Posts: 3,823
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LOL, No cows, promise! The French Revolution took place in the last years of the 1700's (1789-1799), so it shouldn't play a part in this book.  How old was Gericault at the time he painted The Wreck of the Medusa? I was thinking he was pretty young. I really can't remember now, but if he was very young, he may not have been too personally influenced by the revolution. I know that Gericault died at the age of 32 and the painting didn't sell for a good many years, so I think he had to have been pretty young when he painted it. I need to check his age at the time of the painting because not remembering those kinds of things bugs me!

Yesterday, I found that there has been a more recent N/F book written by Jonathan Miles about the wreck of the Medusa, so it may be a better source than McKee's book. It sounds like he included more about the politics of the time and the painting than McKee did in his book. I definitely want to read this one too.

I'm so glad to hear that you are enjoying the book! You might want to try her book, The Company, too. It's based on Jeronimus Cornelisz who was fleeing Amsterdam after his views on sorcery were judged as heretic. This one has a shipwreck and a gruesome story too. ;-) It was goooood.....

I'd post my copy of As Meat Loves Salt to you, Genie, but you know I have that smokin' hubby. :-/  I hope you get a copy soon because it really does sound like it would be a great story. I need to pull mine out and start reading! There are so many books that I want to read RIGHT NOW!

Date Posted: 7/4/2008 11:07 AM ET
Member Since: 7/30/2005
Posts: 1,080
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I have The Wreck of the Medusa: The Tragic Story of the Death Raft here to read and have put The God of Spring on my wishlist.

Date Posted: 7/4/2008 2:49 PM ET
Member Since: 12/10/2005
Posts: 2,851
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Anne,

Would you be interested in trading when you're done with The Wreck? I'm currently reading The God of Spring.

Genie

Date Posted: 7/4/2008 2:54 PM ET
Member Since: 7/30/2005
Posts: 1,080
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Gene that is a good idea. I need to straighten by books while I am on vacation. I will look for The Wreak today or tomorrow and read it so we can trade.

 

 

 

 

 

Date Posted: 7/4/2008 2:54 PM ET
Member Since: 12/10/2005
Posts: 2,851
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How old was Gericault at the time he painted The Wreck of the Medusa? I was thinking he was pretty young.

Thanks for the history lesson, Valli! According to the historical note in the back of God of Spring, Gericault died six years after painting The Raft of Medusa. So, yes, he was young. And you're right about the French Revolution not influencing him, per se. I guess I was looking for a feel for the times from the background information. But that would have made it a much longer book.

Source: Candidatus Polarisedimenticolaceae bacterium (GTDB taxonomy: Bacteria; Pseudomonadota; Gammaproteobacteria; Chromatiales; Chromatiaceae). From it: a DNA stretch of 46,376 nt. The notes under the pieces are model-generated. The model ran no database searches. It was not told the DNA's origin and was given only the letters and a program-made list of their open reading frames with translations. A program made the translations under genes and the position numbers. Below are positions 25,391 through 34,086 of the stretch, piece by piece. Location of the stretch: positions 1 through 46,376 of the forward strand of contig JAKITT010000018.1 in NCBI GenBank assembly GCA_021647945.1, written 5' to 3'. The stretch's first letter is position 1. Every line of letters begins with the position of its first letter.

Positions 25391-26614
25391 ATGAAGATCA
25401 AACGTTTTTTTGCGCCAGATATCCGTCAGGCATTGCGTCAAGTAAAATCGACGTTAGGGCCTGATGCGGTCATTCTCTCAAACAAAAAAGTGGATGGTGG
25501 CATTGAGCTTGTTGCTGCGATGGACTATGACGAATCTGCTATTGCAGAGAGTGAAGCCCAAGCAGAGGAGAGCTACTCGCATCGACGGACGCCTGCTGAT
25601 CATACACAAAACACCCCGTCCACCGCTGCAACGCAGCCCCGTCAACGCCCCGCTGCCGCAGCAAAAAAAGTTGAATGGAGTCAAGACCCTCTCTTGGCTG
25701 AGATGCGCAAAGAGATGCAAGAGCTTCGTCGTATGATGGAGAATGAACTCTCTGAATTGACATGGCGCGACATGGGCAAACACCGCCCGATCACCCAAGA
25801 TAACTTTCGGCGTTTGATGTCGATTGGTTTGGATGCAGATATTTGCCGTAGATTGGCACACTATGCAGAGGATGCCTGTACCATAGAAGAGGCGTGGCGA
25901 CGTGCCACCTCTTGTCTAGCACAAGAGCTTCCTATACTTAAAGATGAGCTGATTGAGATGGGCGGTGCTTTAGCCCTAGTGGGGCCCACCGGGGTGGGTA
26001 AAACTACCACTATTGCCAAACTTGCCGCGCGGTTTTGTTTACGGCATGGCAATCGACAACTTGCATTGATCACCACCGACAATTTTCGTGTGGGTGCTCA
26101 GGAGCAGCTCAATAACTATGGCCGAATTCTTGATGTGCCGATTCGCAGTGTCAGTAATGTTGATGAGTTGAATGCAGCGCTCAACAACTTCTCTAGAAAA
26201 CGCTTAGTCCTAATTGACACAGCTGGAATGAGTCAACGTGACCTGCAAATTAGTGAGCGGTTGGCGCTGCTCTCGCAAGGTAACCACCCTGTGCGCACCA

Correct me if I'm wrong, but didn't the style - French Romanticism - come as a kind of response to the French Revolution?

Genie

Date Posted: 7/4/2008 3:56 PM ET
Member Since: 2/24/2007
Posts: 1,932
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I just finished The Star of Lancaster (Jean Plaidy's Plantagenet series #11) and am now reading You're Wearing That? Understanding Mothers and Daughters in Conversation. Then back to #12 in P-series, The Red Rose of Anjou

Date Posted: 7/6/2008 5:34 AM ET
Member Since: 3/18/2007
Posts: 782
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I started Immortal by Traci L. Slatton last night, and although I am only 50 pages in so far, I think it is going to be an excellent book.

Date Posted: 7/6/2008 7:06 AM ET
Member Since: 7/30/2005
Posts: 1,080
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Jen: Immortal sounds good.I just put it  on my wishlist.

 

Date Posted: 7/6/2008 7:27 PM ET
Member Since: 12/10/2005
Posts: 2,851
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Somebody else said Immortal was real good a few weeks back. I put it on my WL then, but I may have to ILL it.

Date Posted: 7/6/2008 8:51 PM ET
Member Since: 3/6/2006
Posts: 3,070
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Reading The Amber Room by Steve Berry.  So far so good!

Date Posted: 7/6/2008 9:10 PM ET
Member Since: 6/1/2007
Posts: 1,891
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Finished Innocent Traitor: A Novel of Lady Jane Grey  by Alison Weir a couple of days ago.  Now I'm working on the BOM and Pillars of the Earth.  POE is due back at the library on the 19th.  I'm not so good at reading two books simultaneously so I may have to renew that one :)

Date Posted: 7/7/2008 8:25 AM ET
Member Since: 10/29/2005
Posts: 3,823
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Genie, thanks for the details of Gericault's life. I couldn't remember! I'm sure he did grow up hearing about the French Rev, plus the older people in his life would have gone through it, and that surely would have had some affect on him. I'm not sure if French Romanticism came about because of the French Rev or not. Really, the only things I know about French art came from the few books I've read about French artists and those books were mostly fiction. I haven't been obsessed with French art yet, but maybe now is a good time for me to find some non-fiction about it. You've made me curious! I'd defiitely like to find a non-fiction book about Gericault.

Wasn't part of the outrage that the public directed toward the painting due to the style of the painting? Or, was it directed more towards the subject of the painting? I can't remember that either! I need to start reading The Gods of Spring and find out!

Date Posted: 7/10/2008 8:33 AM ET
Member Since: 10/29/2005
Posts: 3,823
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I'm still reading the BOM, and I've also started The First Americans series by William Sarabande. I haven't read much Prehistoric fiction, and I'm surprised at how much I'm enjoying this series. I read the entire first book in two days, and started the second book this morning.

I like the characters, but I really love watching them evolve in their way of thinking about their band and the environment around them. There's a lot of great info about how the Earth changed over this time too. It's much more interesting than I thought it would be. I read a couple of Aul's books back in high school, but I only remember the basic details, and I wonder how this series compares to the Aul books. It's pretty obvious that Sarabande must have done a huge amount of research.